A 16-month-old child who died at home this month in Clackamas County could easily have been saved by basic medical treatment, according to the state medical examiner’s office.
Dr. Christopher Young, a deputy state medical examiner, said today that Ava Worthington died from bacterial bronchial pneumonia and sepsis, both easily treatable with antibiotics.
Young said the infant’s breathing was further compromised by a benign cystic mass in her neck, a mass that had never been medically addressed and could have been removed.
“It had enlarged to the point that it was pressing down on her esophagus,” Young said. Because of the restricted airway, he said, the child could not cough easily to clear her lungs.
Clackamas County sheriff’s deputies investigated the March 2 death and referred the case to the district attorney’s office for consideration of criminal prosecution, according to Detective Jim Strovink, a sheriff’s spokesman.
Greg Horner, Clackamas County chief deputy district attorney, said if his office determines no crime has been committed, the case will dropped. Otherwise, it will be turned over to a grand jury.
“We are reviewing the case and our investigation is progressing,” Horner said.
According to Young, the child’s parents are members of Followers of Christ, an Oregon City church that practices spiritual healing rather than seeking medical treatment, even when children become gravely ill.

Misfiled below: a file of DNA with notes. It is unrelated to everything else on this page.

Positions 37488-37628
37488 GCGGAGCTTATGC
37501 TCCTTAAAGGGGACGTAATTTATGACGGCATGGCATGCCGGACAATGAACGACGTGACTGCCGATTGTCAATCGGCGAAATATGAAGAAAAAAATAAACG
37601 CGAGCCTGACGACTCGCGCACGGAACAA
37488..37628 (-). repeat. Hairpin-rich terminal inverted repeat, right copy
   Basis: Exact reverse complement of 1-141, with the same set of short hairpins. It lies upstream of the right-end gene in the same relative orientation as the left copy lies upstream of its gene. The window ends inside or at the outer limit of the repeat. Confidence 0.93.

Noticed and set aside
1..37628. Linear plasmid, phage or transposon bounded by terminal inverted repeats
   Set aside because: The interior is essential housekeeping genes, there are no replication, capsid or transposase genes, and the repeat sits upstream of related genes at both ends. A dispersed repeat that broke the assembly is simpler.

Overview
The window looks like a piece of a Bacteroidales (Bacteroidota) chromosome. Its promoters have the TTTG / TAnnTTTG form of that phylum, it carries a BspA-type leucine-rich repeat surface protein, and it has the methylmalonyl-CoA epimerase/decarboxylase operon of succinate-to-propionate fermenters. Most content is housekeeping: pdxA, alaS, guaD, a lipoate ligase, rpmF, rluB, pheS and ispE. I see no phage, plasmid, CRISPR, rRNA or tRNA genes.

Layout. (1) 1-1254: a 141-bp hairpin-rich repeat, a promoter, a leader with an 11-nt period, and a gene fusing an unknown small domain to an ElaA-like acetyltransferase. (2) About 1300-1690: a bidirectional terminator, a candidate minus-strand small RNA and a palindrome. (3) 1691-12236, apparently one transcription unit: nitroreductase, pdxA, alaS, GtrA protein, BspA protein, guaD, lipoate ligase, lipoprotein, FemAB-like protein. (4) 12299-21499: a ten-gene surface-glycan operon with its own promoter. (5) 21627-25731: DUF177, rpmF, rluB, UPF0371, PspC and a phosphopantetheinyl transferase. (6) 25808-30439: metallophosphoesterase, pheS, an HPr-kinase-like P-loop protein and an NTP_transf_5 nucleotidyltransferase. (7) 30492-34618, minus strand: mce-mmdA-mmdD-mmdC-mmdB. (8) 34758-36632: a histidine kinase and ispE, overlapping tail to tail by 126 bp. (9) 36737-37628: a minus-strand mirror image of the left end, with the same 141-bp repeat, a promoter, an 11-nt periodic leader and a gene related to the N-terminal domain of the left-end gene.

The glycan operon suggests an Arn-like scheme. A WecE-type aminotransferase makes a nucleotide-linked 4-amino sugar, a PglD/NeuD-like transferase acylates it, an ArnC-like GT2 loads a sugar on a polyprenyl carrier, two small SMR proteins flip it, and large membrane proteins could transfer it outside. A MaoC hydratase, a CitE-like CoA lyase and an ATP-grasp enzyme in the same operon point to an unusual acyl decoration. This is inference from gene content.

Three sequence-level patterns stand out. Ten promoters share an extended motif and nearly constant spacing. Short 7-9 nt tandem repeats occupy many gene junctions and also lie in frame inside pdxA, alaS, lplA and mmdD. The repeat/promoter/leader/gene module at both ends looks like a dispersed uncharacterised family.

A June 1998 investigation by The Oregonian found that of the 78 children buried in the church’s cemetery since 1955, 21 died from treatable diseases. The Followers of Christ came under intense scrutiny in 1997 and 1998, when three children died after their parents denied them basic medical care. One of them, 11-year-old Bo Phillips, had diabetes.
Police saw Phillips’ death as a clear case of abuse, because the state medical examiner ruled that the disease was easily treatable. But Clackamas County’s district attorney at the time, Terry Gustafson, said she could not prosecute Phillips’ parents because of ambiguity in state law.
Gustafson’s remarks set off a firestorm of debate when the state legislature convened in January 1999.
After arguments over religious freedom, parental rights and the state’s responsibility to protect children, a compromise bill emerged in the final days of the session and was quickly signed into law.
The new law, which will apply if criminal charges are filed in the Worthington case, eliminated the spiritual healing defense in cases of second-degree manslaughter, first- and second-degree criminal mistreatment and nonpayment of child support.